Did you always want to work in the hydropower industry

I started my university degree in mechanical engineering at École Polytechnique de Montréal in 1999. At that moment, the aerospace industry was very strong in Montréal and it felt natural for me to integrate into this area. However, at the end of my engineering degree, the aerospace industry was weakened by the September 11th event in 2001. At the same time, I wanted to deepen my knowledge and so chose to do a masters in the newly emerging lab of fluid-structure interaction at Polytechnique de Montréal. My masters project was about tube instabilities induced by internal biphasic flow and by the end of my studies, I knew I wanted to work with vibrating structures. After two years working in a small company, I had the opportunity to join the mechanical analysis group at GE Hydro (now ANDRITZ). It was a perfect match for me. I was proud to work for the renewable energy industry and the technical challenges were, and are still, very interesting.

What is your experience and expertise within the hydropower industry?

I performed finite element analysis of all the main turbine components. I also worked with the R&D group to develop tools for the Francis runner rotor-stator dynamic stress prediction, a destructive phenomenon appearing in modern, high-energy density, hydro turbines. I was then responsible for programming the tool and validating it using prototype strain gauge measurements. After ANDRITZ’s acquisition of GE Hydro in 2008, I participated in the harmonisation of the runner stress prediction and fatigue life calculation methods and tools in the new global organisation.

From 2012, I continued working in R&D for dynamic stress prediction. There were new challenges related to deep part load conditions with intermittent vortices and the transient dynamic stresses during turbine start-ups. These phenomena are becoming unavoidable with the required enlarged operating ranges to equilibrate the grid when facing more intermittent energy sources such as wind and solar. I contributed to many publications on these subjects with my colleagues and presented at many conferences such as IAHR, CEATI and Waterpower Canada conferences. I also directed some master and PhD thesis through university collaborations.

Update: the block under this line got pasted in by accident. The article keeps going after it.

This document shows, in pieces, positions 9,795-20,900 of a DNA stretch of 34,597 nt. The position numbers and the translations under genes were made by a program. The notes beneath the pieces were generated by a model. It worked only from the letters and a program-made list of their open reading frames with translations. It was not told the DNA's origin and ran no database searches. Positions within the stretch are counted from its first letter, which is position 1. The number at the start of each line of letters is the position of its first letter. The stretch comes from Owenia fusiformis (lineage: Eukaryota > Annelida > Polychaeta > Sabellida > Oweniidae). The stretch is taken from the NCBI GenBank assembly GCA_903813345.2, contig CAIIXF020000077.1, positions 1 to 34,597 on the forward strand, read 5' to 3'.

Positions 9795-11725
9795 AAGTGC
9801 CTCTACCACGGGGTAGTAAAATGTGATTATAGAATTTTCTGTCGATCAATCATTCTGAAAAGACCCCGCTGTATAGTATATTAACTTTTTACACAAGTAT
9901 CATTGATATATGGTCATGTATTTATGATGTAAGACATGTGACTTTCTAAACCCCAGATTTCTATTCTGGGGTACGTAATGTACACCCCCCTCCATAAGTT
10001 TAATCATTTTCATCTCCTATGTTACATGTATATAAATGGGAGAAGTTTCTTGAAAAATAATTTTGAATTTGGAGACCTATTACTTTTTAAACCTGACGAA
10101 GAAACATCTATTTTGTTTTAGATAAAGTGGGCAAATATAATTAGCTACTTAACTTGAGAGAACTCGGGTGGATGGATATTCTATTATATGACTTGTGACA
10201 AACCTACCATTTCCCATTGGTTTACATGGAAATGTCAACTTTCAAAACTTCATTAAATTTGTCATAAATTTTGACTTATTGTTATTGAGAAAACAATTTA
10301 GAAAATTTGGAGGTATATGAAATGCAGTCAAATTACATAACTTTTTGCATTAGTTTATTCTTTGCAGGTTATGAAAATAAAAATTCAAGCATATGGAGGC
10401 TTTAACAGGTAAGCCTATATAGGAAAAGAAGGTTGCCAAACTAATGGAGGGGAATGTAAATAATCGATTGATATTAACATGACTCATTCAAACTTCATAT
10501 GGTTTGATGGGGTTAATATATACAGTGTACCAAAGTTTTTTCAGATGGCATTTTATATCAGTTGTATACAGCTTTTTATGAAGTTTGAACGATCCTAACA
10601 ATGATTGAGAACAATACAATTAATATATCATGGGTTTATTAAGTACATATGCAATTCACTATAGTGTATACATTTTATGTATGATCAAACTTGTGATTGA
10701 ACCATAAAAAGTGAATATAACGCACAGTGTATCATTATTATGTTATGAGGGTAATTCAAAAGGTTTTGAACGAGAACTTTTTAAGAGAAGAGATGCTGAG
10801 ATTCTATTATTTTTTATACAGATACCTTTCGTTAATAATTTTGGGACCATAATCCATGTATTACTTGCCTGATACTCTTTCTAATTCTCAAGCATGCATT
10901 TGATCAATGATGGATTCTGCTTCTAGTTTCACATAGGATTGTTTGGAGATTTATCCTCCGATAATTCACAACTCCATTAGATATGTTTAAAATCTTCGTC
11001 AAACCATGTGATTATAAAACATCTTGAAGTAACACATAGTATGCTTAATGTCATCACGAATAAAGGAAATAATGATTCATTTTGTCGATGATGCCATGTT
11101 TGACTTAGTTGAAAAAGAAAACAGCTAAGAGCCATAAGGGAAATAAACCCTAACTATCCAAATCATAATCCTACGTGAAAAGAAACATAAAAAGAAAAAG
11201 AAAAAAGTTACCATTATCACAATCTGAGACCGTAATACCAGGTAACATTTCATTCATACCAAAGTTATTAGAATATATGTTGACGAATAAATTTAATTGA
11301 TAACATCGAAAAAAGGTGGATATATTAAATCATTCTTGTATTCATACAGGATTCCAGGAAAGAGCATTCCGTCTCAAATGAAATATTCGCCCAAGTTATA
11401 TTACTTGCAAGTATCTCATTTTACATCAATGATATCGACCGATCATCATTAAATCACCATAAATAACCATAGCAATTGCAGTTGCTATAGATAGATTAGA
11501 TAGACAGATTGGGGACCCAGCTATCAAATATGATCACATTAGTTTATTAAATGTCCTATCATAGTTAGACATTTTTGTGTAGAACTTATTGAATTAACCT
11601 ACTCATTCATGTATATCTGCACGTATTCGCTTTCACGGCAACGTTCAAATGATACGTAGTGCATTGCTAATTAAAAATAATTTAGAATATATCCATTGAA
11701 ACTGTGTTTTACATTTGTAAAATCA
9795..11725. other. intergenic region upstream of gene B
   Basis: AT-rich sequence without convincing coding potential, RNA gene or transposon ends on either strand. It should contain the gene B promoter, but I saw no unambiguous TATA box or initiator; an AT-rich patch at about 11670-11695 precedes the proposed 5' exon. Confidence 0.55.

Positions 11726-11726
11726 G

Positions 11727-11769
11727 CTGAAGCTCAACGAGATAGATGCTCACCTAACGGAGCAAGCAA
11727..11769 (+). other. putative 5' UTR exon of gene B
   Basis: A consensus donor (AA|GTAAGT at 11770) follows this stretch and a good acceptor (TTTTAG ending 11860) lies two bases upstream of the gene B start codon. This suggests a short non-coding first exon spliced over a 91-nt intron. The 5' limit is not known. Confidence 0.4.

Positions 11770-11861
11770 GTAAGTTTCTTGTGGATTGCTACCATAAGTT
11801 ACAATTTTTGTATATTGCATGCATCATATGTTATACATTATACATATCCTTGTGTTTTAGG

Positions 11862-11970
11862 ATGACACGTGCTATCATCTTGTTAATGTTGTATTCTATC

I was nominated Team Leader of the mechanical analysis group of the Montreal office in 2014. My team has grown in members and in skills through the years and is offering highly advanced analysis services to ANDRITZ customers worldwide, including design, static and dynamic stress calculation, fatigue life calculation, fracture mechanic and remaining life calculations of hydro-turbine components. I also participate in root cause analysis workforce, the elaboration of several internal ANDRITZ design rules and was nominated as one of the 25 ANDRITZ Global Turbine Principal Engineers in 2019, being the first woman in this role. Since 2019, I am also an expert member of the IEC group working on turbine runner fatigue life prediction.

How did you feel about being awarded the Woman of Waterpower for 2022? 

I was very honoured. I was also surprised that this award was given for a technical career. The fact that I received it is very nice recognition for all the people who are working on the technical solutions for our hydroelectric equipment. It recognises that we need talent in technical positions, not only management, so that we can meet the challenges that the energy transition is presenting us with.